Terence Crutcher Shooting: 'Disturbing' Helicopter Footage Shows Tulsa Police Kill Unarmed Man

Helicopter view of the officer involved shooting of Terence Crutcher.
Helicopter view of the officer involved shooting of Terence Crutcher.

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By Tim Stelloh

Video footage released Monday showed Tulsa police shooting an unarmed man to death on Friday night after he approached his SUV with his arms raised.

In footage filmed from a police helicopter, Terence Crutcher, 40, can be seen slowly walking from the edge of a street north of Tulsa toward his vehicle, which authorities said had been reported abandoned at 7:36 p.m. (8:36 p.m. ET) and left running in the middle of the road.

Helicopter view of the officer involved shooting of Terence Crutcher.

For several seconds, an officer follows Crutcher from behind with a gun trained on him. Three more officers then converge on the scene as Crutcher lowers his hands and approaches his SUV. While standing beside the driver’s side door, he suddenly drops to the street. Moments later, blood can be seen saturating his white t-shirt.

The Tulsa Police Department also released dash-cam video of the incident.

Related: The History of the Police Dashcam

During a news conference Monday, Tulsa Police Chief Chuck Jordan said that Officer Tyler Turnbough tasered Crutcher, and a second officer, Betty Shelby, fired at him after telling a dispatcher “that she’s not having cooperation from” Crutcher.

Citing an ongoing investigating, Jordan declined to provide additional details, though he said that no weapon was found on Crutcher or in his SUV. Jordan, who called the footage "disturbing," said that he asked the Justice Department to review the case.

Terence CrutcherCrutcher family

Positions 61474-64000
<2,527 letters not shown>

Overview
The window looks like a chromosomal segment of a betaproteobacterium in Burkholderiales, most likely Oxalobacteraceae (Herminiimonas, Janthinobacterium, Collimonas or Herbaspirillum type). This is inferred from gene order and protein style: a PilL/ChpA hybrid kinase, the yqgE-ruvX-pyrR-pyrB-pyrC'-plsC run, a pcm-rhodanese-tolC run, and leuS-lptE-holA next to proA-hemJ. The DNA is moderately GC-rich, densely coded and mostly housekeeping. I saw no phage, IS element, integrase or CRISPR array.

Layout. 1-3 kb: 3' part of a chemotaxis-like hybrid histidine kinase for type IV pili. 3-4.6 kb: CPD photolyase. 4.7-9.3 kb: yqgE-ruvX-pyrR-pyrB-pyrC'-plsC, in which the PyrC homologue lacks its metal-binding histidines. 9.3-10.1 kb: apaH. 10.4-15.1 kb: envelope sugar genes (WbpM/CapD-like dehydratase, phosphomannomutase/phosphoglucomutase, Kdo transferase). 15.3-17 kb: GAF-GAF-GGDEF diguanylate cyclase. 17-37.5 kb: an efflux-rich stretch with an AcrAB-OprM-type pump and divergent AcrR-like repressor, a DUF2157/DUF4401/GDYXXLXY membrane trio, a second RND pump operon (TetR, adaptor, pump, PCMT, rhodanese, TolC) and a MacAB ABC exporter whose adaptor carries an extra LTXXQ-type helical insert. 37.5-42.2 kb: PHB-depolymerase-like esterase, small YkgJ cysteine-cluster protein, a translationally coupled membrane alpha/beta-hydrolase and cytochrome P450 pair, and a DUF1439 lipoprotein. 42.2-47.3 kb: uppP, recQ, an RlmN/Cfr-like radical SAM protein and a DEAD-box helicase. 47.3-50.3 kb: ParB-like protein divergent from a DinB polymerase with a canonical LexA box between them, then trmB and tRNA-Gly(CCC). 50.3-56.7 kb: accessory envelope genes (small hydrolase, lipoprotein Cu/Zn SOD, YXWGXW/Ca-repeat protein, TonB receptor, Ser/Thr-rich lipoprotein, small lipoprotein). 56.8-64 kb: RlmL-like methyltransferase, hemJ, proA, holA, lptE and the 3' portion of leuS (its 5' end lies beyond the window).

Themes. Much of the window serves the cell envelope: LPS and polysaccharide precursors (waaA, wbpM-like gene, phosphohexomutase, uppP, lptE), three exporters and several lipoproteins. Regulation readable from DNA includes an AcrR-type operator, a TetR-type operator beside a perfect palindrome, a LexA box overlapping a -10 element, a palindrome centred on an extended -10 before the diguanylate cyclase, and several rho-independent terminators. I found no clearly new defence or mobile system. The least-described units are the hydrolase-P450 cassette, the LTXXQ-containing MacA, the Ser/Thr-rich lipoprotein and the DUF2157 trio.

"I will make this promise to you, we will achieve justice,” he said.

Shelby, who was hired in 2011, was placed on routine administrative leave with pay.

During a news conference Monday, a Crutcher family lawyer, Melvin C. Hall, said that Crutcher was only having problems with his SUV before he was shot to death. "They treated him like a criminal," added a second lawyer, Benjamin Crump. "They treated him like a suspect. They did not treat him like somebody in distress who needed help. Instead of giving him a hand, they gave him bullets."

Crutcher’s twin sister, Tiffany, described him as a brother and father who was enrolled in Tulsa Community College and loved singing at church.

Betty Shelby of the Tulsa Police Department.Tulsa Police Department

And she criticized one of the officers in the chopper who can be heard telling a second officer aboard that Crutcher looks like “a big bad dude.”

“That big bad dude — his life mattered,” she said.

Earlier Monday, a dozen or so protesters gathered outside a Tulsa courthouse with signs that read "Black Lives Matter" and "Am I Next." Crutcher's killing comes amid an ongoing nationwide debate over police use of force, particularly among African-Americans. Crutcher was black, Shelby is white.

Carolina Gonzalez contributed.